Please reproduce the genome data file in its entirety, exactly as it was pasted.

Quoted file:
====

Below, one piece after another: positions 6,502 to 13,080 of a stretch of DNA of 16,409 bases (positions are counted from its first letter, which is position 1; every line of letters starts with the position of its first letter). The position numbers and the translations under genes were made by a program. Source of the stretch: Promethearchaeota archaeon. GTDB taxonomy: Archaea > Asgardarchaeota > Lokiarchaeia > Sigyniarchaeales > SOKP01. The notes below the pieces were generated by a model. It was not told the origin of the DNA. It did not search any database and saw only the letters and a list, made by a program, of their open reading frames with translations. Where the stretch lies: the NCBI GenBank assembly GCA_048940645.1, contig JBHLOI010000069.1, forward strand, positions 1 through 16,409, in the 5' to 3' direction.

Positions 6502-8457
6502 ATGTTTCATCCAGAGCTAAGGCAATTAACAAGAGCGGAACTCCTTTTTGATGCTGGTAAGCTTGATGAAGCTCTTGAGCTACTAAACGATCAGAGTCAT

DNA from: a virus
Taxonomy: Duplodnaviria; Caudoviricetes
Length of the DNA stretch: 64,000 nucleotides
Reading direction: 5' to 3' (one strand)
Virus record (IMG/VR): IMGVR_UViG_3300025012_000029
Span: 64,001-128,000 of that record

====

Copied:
Below, one piece after another: positions 6,502 to 13,080 of a stretch of DNA of 16,409 bases (positions are counted from its first letter, which is position 1; every line of letters starts with the position of its first letter). The position numbers and the translations under genes were made by a program. Source of the stretch: Promethearchaeota archaeon. GTDB taxonomy: Archaea > Asgardarchaeota > Lokiarchaeia > Sigyniarchaeales > SOKP01. The notes below the pieces were generated by a model. It was not told the origin of the DNA. It did not search any database and saw only the letters and a list, made by a program, of their open reading frames with translations. Where the stretch lies: the NCBI GenBank assembly GCA_048940645.1, contig JBHLOI010000069.1, forward strand, positions 1 through 16,409, in the 5' to 3' direction.

Positions 6502-8457
6502 ATGTTTCATCCAGAGCTAAGGCAATTAACAAGAGCGGAACTCCTTTTTGATGCTGGTAAGCTTGATGAAGCTCTTGAGCTACTAAACGATCAGAGTCAT

DNA from: a virus
Taxonomy: Duplodnaviria; Caudoviricetes
Length of the DNA stretch: 64,000 nucleotides
Reading direction: 5' to 3' (one strand)
Virus record (IMG/VR): IMGVR_UViG_3300025012_000029
Span: 64,001-128,000 of that record